Then came the first trial. He was convicted of 14 our of 22 counts of holding himself out as a lawyer without having a valid Texas license to practice law. After it had convincted Celis, the same jury decided his punishment. Character witnesses testified. Naturally, the prosecution, led by the able D.A., Carlos Valdez, painted a fairly devastating, gloomily negative portrait of the defendant: flashing a phoney sheriff's badge whenever he got into trouble; chasing a nude woman out of his house, down the street, and into a convenience store, and -- well, it went on and on. A woman he supposedly solicited through tearful testimony told how Celis had approached her to "sign her up." A loved one had died under negligent circumstances, and there was Celis, explaining to the woman that he didn't care if the deceased was a good person or a bad one; everyone needs a lawyer. The question of Celis having a valid law license aside, he certainly had no license in tact, etiquette, or common courtesy.
Bearing in mind that Corpus Christi is mostly Hispanic and overwhelmingly Catholic, it is interesting that the first letter to the editor concerning the trial was sent by one M. D. Rodriguez. It is so dead on (and so succinct) I quote in full:
"Testimony during the sentencing phase of the Mauricio Celis trial raises a number of questions involving the clergy and their participation in a criminal trial.
Bishop Edmund Carmody and Msgr. Mlchael Herras testified to Mr. Celis’ generosity to the church and their members at a trial that had just proven that it was done with ill-gotten gains. Does the leadership of the Catholic church not have a responsibility to turn away “dirty money,” or do they consider the funds “cleansed’ by the church?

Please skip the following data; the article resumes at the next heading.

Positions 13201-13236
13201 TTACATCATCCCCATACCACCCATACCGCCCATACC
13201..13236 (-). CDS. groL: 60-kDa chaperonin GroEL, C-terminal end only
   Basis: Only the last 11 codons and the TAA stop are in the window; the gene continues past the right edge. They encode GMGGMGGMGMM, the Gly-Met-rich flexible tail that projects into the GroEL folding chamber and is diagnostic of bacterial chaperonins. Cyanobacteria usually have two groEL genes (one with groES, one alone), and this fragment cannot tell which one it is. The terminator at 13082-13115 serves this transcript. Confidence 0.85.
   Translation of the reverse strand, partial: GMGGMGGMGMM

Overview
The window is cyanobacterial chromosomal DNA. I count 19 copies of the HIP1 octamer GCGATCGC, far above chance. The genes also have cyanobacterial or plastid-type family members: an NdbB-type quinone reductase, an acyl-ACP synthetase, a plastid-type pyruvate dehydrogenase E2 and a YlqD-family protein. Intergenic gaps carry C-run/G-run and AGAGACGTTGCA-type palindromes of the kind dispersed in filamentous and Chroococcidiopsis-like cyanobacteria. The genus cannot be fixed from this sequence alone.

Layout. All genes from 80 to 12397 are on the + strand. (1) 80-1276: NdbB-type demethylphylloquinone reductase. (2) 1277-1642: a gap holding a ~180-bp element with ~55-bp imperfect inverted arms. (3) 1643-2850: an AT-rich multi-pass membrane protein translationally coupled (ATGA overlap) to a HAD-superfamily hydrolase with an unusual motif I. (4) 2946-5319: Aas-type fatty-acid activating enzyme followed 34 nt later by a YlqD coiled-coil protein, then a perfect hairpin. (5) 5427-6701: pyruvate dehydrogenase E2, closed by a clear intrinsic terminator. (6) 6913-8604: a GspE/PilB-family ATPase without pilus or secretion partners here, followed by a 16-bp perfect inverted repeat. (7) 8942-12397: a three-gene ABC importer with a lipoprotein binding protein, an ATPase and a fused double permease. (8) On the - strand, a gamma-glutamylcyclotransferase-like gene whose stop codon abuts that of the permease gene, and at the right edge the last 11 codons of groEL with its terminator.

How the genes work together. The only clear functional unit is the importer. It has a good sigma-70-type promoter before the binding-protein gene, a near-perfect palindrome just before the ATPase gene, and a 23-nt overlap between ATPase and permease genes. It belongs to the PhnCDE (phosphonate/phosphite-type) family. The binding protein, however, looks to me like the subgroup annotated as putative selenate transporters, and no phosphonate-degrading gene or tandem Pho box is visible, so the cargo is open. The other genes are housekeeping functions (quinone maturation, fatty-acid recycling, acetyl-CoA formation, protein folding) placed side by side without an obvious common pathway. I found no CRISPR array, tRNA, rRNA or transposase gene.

"Can murderers and drug dealers expect the same treatment from the church leaders so long as they give a hefty portion of their “loot” to the church? Did the bishop hear the testimony of Mr. Celis chasing a naked woman to Circle K at four in the morning and that Mr. Celis spent more time at a local strip club than he spent at church?"
Now, I do not know who M. D. Rodriguez is. As the late comedian Lord Buckley was wont to say, "I don't know him from Frommer." (One supposes he was referencing a very popular author of travel guides during Buckley's years, the 50s and 60s.) In any case, Mr. Rodriguez hit the nail on the proverbial head. It says a lot about a religion that has such a skewed sense of right and wrong. Perhaps it should add Mammon to the Holy Trinity. One can imagine where that money is going: east.
As one local attorney put it to a blogger at
“I feel the Bishop’s motives were more selfish. It left a bitter taste in the courthouse that ‘the rich’ should be tried via a different standard if they engage in ‘humanitarian and generous gestures.’ I also presuppose that Celis had some of his attorney friends (sizeable contributor to the ‘collection basket’ that called the Bishop to do some trouble-shooting. The Bishop preached to a jury of mostly Catholic jury members – adding to the flurry of sudden outrage in many a circle of the Hispanic community in the area that Celis had become a target of convenience during the last major political campaign… both then-State Representative Juan Garcia and State Representative Abel Herrero were made targets by Republicans in that they were associated with Celis’ hefty contributions.”